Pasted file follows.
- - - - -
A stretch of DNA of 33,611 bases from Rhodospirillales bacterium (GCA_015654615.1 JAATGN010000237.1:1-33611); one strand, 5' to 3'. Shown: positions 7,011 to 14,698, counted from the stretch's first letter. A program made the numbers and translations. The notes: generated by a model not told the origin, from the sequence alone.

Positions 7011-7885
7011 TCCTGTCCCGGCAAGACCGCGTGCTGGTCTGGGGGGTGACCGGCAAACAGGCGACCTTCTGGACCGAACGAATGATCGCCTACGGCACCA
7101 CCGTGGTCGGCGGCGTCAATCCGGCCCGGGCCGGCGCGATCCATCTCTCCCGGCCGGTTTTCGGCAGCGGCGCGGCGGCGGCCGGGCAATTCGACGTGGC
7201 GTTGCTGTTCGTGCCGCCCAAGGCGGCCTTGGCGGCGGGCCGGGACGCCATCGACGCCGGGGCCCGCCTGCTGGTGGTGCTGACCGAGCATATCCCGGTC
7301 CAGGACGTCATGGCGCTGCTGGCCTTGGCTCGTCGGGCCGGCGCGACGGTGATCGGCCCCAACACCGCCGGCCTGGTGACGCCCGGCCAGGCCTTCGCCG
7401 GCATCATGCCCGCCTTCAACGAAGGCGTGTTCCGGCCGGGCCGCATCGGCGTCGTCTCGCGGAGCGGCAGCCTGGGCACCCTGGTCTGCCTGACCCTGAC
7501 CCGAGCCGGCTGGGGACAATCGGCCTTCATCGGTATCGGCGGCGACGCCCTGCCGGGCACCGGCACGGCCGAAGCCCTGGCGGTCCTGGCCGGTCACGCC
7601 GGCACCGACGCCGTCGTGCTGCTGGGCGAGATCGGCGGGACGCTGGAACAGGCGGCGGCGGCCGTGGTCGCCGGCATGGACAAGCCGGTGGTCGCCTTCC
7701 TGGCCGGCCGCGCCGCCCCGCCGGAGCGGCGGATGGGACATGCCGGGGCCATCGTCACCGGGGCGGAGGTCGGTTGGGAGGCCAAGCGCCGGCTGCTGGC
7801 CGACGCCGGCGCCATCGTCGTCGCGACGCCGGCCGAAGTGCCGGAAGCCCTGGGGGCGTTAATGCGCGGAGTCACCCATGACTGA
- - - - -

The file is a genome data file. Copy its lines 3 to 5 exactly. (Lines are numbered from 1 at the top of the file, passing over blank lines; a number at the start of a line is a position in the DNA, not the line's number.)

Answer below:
7011 TCCTGTCCCGGCAAGACCGCGTGCTGGTCTGGGGGGTGACCGGCAAACAGGCGACCTTCTGGACCGAACGAATGATCGCCTACGGCACCA
7101 CCGTGGTCGGCGGCGTCAATCCGGCCCGGGCCGGCGCGATCCATCTCTCCCGGCCGGTTTTCGGCAGCGGCGCGGCGGCGGCCGGGCAATTCGACGTGGC
7201 GTTGCTGTTCGTGCCGCCCAAGGCGGCCTTGGCGGCGGGCCGGGACGCCATCGACGCCGGGGCCCGCCTGCTGGTGGTGCTGACCGAGCATATCCCGGTC